Letters to the Editor for Oct. 4, 2018

Sorry to see Happy Island restaurant leave Camas

I was sorry to learn that the Happy Island restaurant at 419 N.E. Cedar St., in downtown Camas has lost its lease. We were thrilled when the current owners took over and made tasty, affordable Chinese food available again in the downtown sector. It is our understanding that the Attic Gallery is going to expand into the space with a framing department. As much as I appreciate the gallery and its fine art, to lose a family-friendly, affordable and delicious restaurant is too high a price to pay. Camas now has a variety of restaurants which are too expensive for our family of five to enjoy a meal out. The couple that owns Happy Island is extremely hard working and deserves to retain the business they have built up over the last few years. I don’t know if anything can be done at this point, but I will be patronizing Happy Island as many times as I can prior to Oct. 1, the day they have been told they must be out, and I hope others will do so, too.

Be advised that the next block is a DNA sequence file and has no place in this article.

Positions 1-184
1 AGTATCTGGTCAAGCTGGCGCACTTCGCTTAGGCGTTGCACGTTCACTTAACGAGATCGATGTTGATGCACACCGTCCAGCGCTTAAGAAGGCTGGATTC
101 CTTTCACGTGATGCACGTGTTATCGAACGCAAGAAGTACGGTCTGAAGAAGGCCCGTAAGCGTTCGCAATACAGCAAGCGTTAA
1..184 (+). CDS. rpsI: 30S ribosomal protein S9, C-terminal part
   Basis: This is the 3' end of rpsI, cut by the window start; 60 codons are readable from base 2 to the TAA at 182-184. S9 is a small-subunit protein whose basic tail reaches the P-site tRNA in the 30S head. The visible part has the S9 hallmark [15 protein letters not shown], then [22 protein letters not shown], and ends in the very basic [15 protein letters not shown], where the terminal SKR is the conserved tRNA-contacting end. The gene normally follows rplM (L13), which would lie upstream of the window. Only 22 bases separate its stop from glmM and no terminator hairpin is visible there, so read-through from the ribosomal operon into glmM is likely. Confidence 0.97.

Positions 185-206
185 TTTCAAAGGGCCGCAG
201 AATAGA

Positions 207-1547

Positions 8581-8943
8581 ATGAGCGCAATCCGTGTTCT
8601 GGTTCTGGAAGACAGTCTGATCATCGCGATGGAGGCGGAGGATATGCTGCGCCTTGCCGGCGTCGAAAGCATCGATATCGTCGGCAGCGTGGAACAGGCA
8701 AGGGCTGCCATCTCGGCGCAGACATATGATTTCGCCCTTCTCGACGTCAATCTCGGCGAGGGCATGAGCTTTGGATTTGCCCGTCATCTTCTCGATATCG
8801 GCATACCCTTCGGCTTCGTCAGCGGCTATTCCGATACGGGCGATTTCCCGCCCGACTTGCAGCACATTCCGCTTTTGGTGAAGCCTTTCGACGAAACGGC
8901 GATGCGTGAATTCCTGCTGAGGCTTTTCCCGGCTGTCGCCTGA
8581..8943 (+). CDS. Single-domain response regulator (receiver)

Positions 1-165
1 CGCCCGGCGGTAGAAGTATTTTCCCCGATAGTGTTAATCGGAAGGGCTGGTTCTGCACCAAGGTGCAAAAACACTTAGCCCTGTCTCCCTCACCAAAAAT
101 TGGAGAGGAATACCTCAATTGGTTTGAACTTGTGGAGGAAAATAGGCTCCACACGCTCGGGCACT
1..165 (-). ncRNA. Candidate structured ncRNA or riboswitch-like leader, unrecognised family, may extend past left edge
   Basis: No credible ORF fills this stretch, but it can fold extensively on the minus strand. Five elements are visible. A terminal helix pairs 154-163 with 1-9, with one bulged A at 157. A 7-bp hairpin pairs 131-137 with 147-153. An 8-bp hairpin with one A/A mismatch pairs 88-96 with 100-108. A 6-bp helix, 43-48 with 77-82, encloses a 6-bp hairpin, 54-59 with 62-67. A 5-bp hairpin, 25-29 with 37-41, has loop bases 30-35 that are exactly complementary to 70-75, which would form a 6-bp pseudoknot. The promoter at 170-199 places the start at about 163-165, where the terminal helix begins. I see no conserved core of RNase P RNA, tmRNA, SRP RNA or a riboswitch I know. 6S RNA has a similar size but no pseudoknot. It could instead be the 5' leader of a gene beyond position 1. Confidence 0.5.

Rosemarie Treece, Camas

Vote ‘yes’ on Initiative 1631 to reduce air pollution

Both of my parents died of cancer. Was it caused by second-hand smoke or by the auto exhaust they breathed 24 hours a day? No one knows, but we do know motor vehicles exhaust causes cancer and birth defects.

According to the Department of Ecology, the burning of fossil fuels in Clark County produces 189 tons per day of health harming pollution. We’re breathing it all the time, even when we sleep. Rain eventually washes it out of the air and into streams. You can see it on old snow and on patio furniture.

Initiative 1631 will reduce air pollution by putting a fee on the largest polluters and use the funds for reducing air pollution.

As of Tuesday morning this week, the oil companies have spent $20 million to oppose Initiative 1631. What is their motive?

Could it be found in Section 4 of the Initiative, which says, “Money in the account shall be used for … projects that … Accelerate the deployment of zero-emission fleets and vehicles”?

That would mean cleaner air and more options for consumers, but less profit for their CEOs.

My electric car represents $60,000 that the oil companies will never get. I’ll never need to buy gasoline again. A conventional car is likely to use at least $60,000 in gasoline to drive 500,000 miles, which is the expected life of an electric car.